A good time to plan
  |  First Published: September 2005

September is usually a pretty dead month down this way. Past history shows that it’s a bit early for the water to warm up and for some species to make a show but now is a good time to plan for the next few months.

Yes, it’s time to do a bit of tackle maintenance and get the boat in working order. It’s also time to put some thought into what you’ll be chasing over the next few months and formulate a plan of attack.

That means reading as many fishing magazines as you can, browsing the internet and playing with fishing tackle every spare minute of the day !


Over the next few months the rivers and estuaries will start to produce some solid flathead as they begin to breed. Fish to 90cm are fairly common and those big lizards will be about in numbers until around Christmas. You’ll still get the odd large fish until around March and even April but October, November and December are the prime months for that big croc.

Also on the cards as Spring warms up will be jewies and blackfish. Further up the Shoalhaven River, the bass will start to get into gear as the days get longer and warmer. There should be something in all of that for everyone from sportfishermen using lures right through to pensioners looking for a feed of blackfish.

You can start by sorting out your box of soft plastics and cleaning it up. Go through the heads and toss out any old rusty ones along with any tails that are looking a bit shabby or chewed up. Buy a few new ones and keep them sorted by colour and size.

For flathead in Spring I like to fish lures around 80mm to 130mm. Some of my favourites are the Squidgy Fish range in gold and silver colours.

Check that you’ve got some 6kg or 8kg fluorocarbon for leaders and check the line on your reel. You should be running 4lb to 8lb gelspun with a metre of leader joined with a double uni knot.

If the main line is looking a bit furry you can reverse the entire length and get another season out of it.

While you’re at it, put a few drops of oil on the reel to keep it running smoothly, especially the bail roller, handle and main shaft under the spool. If it needs a service then pull it apart or take it to the local tackle shop.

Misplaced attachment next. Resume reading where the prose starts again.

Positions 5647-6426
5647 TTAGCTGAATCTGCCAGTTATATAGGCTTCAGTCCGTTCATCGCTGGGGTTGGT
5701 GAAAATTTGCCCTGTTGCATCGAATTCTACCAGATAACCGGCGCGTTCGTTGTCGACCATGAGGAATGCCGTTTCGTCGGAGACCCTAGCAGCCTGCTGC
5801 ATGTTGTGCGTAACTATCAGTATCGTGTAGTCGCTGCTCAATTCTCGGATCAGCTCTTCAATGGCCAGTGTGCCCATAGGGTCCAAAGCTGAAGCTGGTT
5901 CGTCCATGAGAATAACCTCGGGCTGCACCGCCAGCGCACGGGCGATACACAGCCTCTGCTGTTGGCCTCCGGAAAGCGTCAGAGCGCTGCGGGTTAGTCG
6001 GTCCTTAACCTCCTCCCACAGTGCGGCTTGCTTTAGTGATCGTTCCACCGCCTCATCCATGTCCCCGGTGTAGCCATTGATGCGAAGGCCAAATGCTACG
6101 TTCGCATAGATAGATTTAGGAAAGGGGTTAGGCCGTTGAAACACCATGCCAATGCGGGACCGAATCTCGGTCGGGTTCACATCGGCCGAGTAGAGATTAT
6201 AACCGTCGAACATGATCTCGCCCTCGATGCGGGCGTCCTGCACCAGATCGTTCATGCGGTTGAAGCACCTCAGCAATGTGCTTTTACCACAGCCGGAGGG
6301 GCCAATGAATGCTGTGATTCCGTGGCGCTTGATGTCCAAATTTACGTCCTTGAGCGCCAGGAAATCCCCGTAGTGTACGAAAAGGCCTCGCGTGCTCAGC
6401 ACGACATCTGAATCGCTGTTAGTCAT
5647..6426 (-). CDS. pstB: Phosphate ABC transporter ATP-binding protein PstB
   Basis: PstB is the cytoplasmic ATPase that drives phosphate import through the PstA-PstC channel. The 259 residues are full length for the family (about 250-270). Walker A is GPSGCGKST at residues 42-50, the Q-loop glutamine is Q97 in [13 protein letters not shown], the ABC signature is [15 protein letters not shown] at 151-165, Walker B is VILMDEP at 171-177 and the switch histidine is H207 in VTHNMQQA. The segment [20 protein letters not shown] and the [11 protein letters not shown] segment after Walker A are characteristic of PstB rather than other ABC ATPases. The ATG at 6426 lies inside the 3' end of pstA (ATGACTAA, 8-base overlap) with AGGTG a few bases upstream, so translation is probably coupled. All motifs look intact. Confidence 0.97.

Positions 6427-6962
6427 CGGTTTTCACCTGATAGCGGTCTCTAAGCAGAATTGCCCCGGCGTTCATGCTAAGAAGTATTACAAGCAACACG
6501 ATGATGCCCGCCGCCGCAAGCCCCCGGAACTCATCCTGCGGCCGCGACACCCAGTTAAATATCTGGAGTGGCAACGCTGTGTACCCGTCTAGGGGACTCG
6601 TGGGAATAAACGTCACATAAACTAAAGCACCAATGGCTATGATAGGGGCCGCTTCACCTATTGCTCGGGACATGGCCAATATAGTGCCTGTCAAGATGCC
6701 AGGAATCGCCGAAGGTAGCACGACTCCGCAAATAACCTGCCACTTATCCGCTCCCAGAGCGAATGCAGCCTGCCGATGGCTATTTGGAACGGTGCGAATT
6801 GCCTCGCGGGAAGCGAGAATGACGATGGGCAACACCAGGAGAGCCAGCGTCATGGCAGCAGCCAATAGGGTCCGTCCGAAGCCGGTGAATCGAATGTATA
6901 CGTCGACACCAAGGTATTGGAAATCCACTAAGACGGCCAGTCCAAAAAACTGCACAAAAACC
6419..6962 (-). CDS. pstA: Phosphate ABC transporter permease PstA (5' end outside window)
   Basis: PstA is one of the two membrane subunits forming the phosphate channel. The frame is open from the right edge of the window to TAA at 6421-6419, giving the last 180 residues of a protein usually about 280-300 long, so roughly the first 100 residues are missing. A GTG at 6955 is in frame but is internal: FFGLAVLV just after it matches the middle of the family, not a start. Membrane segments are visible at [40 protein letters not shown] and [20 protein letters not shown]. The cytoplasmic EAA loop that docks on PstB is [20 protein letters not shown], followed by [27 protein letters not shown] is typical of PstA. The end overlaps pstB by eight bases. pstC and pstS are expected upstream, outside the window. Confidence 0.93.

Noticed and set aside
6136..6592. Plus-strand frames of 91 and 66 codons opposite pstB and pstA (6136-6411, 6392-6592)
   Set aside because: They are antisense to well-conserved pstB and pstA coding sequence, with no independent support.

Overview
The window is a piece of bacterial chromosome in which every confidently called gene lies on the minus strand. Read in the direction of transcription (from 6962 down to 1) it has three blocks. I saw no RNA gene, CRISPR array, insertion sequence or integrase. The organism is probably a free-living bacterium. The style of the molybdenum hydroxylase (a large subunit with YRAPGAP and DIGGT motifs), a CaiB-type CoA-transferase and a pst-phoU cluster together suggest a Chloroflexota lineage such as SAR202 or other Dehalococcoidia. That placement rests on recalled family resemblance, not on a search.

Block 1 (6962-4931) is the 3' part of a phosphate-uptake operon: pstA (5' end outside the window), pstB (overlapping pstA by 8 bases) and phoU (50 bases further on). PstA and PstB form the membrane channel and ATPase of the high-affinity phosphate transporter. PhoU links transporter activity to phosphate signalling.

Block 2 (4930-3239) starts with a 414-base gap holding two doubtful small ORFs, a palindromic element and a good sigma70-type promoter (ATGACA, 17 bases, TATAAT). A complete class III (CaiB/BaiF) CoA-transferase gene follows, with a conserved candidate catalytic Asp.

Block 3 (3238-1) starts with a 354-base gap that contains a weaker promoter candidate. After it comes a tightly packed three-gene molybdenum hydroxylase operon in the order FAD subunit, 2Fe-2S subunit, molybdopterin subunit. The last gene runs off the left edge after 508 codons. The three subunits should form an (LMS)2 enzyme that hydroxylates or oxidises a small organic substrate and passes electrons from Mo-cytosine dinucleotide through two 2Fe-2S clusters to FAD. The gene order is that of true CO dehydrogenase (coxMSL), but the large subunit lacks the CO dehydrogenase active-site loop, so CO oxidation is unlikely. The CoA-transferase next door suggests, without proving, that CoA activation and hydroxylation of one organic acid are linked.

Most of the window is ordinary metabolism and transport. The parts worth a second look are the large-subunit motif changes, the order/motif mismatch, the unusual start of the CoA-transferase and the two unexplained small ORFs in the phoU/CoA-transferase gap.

If you’re a bass angler, get out the old kayak, give it a scrub and clean the spiders out. Check your roof racks and make sure the straps are OK and ready to go when you decide to have a fish.

Check your lures and replace any old or rusty and bent hooks. If you plan on fishing into the evening then check the batteries in your torches or head lamp.


The local beaches might be producing the odd jewie right now if the conditions are right.

Most of the local beach jew are taken from March to June but we do get a brief shot at them again in September and October most years. Fresh bait and fishing a run-up tide in a deep gutter is the go and if the conditions are dead calm, even better.

It can be difficult catching fresh bait from the beaches now so you’ll probably have to get that at another location and take it with you. Big yakka fillets work well but so do squid heads and even small squid. Make sure it’s fresh and be prepared to put some time in and get cold. It is worthwhile when you land that big bronze jewie from a beach.

Start by checking out a few beaches and looking for gutters and formations. Keep these in mind so you know where to go when you decide to fish for a jew.

Get out and find some bait. It may be squid from the local wharf or yakkas and slimy mackerel from a bait ground but get some ready or at least know where you can catch some when you need to.